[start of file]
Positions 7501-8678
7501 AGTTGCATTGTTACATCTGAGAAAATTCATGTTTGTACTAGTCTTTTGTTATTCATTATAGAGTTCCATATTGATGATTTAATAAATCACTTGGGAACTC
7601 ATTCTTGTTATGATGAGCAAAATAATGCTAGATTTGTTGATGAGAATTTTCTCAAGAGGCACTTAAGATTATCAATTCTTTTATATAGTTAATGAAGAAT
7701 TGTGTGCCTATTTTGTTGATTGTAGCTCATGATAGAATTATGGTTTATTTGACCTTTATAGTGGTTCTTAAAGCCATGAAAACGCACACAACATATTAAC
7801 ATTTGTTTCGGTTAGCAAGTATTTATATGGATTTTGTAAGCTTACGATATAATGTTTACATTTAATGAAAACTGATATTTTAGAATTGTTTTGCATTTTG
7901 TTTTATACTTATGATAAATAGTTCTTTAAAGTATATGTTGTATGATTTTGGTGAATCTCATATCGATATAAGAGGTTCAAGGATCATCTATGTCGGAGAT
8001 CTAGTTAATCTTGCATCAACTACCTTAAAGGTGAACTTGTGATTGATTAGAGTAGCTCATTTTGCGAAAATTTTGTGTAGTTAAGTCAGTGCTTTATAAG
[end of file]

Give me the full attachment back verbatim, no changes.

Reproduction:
Positions 7501-8678
7501 AGTTGCATTGTTACATCTGAGAAAATTCATGTTTGTACTAGTCTTTTGTTATTCATTATAGAGTTCCATATTGATGATTTAATAAATCACTTGGGAACTC
7601 ATTCTTGTTATGATGAGCAAAATAATGCTAGATTTGTTGATGAGAATTTTCTCAAGAGGCACTTAAGATTATCAATTCTTTTATATAGTTAATGAAGAAT
7701 TGTGTGCCTATTTTGTTGATTGTAGCTCATGATAGAATTATGGTTTATTTGACCTTTATAGTGGTTCTTAAAGCCATGAAAACGCACACAACATATTAAC
7801 ATTTGTTTCGGTTAGCAAGTATTTATATGGATTTTGTAAGCTTACGATATAATGTTTACATTTAATGAAAACTGATATTTTAGAATTGTTTTGCATTTTG
7901 TTTTATACTTATGATAAATAGTTCTTTAAAGTATATGTTGTATGATTTTGGTGAATCTCATATCGATATAAGAGGTTCAAGGATCATCTATGTCGGAGAT
8001 CTAGTTAATCTTGCATCAACTACCTTAAAGGTGAACTTGTGATTGATTAGAGTAGCTCATTTTGCGAAAATTTTGTGTAGTTAAGTCAGTGCTTTATAAG